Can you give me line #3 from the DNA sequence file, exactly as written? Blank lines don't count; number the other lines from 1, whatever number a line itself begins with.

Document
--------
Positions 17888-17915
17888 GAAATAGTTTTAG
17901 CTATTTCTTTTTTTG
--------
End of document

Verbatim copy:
17901 CTATTTCTTTTTTTG